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(480) 588-1364 / TLC House & Pet Sitting Service

How to Watch For and to Prevent Heat Exhaustion and Heat Stroke for your Petsheat stroke

During the summer months in the valley, temperatures can be lethal for humans as well as our pets.  While outside with your dog, please be mindful of the signs of heat exhaustion, which could lead to a potentially fatal heat stroke.

Heat Exhaustion Signs in Dogs

1.       Heavy panting – The first sign of heat exhaustion is heavy panting.  Since dogs are incapable of sweating, their only way to cool their internal temperature is through panting.

2.       Pay close attention to certain breeds – Certain breeds with heavy coats (such as Shelties or Chow Chows) and other breeds with short snouts making it harder for them to breath (such as Boxers and Pugs) are much more susceptible to heat exhaustion and should be watched closely while in hot temperatures.

3.       Weakness – Dogs may experience weakness in extreme heat.

4.       Disorientation – You may notice that your dog is unaware of his/her surroundings while experiencing heat exhaustion.

5.       Vomiting – This may also occur during heat exhaustion.

Heat Stroke Signs in Dogs

1.       Heavy panting – This is also the first sign of heat stroke.

2.       Disorientation – Another characteristic of heat stroke.

3.       Diarrhea – This often occurs in the event of a heat stroke.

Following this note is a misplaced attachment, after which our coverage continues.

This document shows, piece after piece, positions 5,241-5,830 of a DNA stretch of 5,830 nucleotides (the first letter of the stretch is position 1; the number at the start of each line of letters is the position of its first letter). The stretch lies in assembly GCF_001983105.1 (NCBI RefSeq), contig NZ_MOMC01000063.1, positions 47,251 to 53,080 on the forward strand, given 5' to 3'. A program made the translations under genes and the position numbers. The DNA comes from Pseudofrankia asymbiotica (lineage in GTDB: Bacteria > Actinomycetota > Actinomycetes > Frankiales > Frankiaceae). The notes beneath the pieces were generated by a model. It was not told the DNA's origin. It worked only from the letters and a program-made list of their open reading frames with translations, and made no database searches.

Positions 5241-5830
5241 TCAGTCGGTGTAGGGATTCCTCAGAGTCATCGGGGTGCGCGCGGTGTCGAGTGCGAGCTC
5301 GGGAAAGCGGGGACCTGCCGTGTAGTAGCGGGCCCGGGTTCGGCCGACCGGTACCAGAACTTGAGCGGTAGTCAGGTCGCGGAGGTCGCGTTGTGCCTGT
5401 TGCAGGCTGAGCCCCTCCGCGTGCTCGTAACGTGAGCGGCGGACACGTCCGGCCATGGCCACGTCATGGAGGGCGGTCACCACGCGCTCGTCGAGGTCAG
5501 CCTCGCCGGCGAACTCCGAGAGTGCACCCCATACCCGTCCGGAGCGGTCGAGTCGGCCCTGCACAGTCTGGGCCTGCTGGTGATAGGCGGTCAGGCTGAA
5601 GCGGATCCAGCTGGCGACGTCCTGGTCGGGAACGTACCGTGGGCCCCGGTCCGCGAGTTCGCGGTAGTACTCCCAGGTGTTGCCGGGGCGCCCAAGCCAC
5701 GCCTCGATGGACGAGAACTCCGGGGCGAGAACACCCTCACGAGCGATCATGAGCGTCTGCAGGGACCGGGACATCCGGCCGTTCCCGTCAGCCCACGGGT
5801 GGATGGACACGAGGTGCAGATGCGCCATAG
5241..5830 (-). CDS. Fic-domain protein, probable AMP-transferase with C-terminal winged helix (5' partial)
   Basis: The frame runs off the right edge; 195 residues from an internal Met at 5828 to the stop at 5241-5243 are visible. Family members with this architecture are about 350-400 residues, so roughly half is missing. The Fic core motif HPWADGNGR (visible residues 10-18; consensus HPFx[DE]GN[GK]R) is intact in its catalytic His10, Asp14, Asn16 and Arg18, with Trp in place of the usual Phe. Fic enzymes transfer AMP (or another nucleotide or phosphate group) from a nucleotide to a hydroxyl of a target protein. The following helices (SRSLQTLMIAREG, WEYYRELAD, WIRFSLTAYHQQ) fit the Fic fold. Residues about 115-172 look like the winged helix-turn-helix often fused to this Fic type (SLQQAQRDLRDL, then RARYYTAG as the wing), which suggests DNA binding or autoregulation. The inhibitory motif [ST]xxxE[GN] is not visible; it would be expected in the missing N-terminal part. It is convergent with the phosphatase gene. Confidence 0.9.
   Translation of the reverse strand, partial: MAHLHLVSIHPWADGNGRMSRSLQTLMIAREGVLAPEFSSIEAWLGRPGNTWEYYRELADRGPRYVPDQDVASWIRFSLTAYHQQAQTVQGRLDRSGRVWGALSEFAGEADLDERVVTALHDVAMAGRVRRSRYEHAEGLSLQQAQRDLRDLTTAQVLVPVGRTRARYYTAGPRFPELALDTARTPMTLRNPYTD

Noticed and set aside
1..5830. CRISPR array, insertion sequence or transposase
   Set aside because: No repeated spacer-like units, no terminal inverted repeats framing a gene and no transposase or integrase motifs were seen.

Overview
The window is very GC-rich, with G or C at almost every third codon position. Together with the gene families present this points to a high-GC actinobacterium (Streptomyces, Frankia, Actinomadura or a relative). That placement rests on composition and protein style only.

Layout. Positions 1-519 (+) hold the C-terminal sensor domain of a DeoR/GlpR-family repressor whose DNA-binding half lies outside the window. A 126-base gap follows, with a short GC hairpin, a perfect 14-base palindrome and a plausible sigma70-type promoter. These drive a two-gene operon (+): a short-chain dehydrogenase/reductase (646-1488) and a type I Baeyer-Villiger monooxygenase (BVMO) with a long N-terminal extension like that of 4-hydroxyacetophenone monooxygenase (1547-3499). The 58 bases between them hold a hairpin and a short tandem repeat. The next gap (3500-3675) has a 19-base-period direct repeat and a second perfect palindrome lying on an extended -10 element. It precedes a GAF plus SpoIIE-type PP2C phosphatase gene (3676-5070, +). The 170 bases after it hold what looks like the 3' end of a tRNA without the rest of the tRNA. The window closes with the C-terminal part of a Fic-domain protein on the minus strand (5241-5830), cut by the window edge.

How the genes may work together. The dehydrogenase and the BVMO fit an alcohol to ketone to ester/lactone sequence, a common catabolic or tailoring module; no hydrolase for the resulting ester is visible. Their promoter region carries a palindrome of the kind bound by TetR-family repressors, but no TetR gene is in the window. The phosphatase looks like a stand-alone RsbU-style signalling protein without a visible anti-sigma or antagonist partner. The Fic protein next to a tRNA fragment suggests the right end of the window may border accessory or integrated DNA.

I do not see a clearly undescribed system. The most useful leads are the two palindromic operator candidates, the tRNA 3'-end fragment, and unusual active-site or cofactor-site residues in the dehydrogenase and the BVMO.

4.       Seizures and/or coma – Another very serious symptom of heat stroke.


It is very important to spot the signs of heat exhaustion early before a heat stroke occurs, as heat strokes are often times fatal. Pet owners who observe serious signs of heat stroke or heat exhaustion should seek help from a veterinarian immediately.  In the mean time, there are some things that can be done to cool down a dog displaying signs of heat exhaustion:

1.       Provide plenty of water

2.       Keep the pet in a cool resting place

3.       Place a cool, wet towel around the dog’s neck

4.       Ice packs may be placed on the dog’s arm pit area or neck area


Some very simple steps can be taken to avoid the serious effects of heat stroke and heat exhaustion in pets.

1.       Avoid taking your dog out during the middle of the day in the hot summer months.

2.       Walk dogs only during the morning and evening hours when the temperature is cooler.

3.       Provide plenty of fresh water at all times.

4.       Never leave your pet outside, tied up, unattended, or in a vehicle during the summer months.



In-Home Pet Care, Dog Walking

Scottsdale, Arizona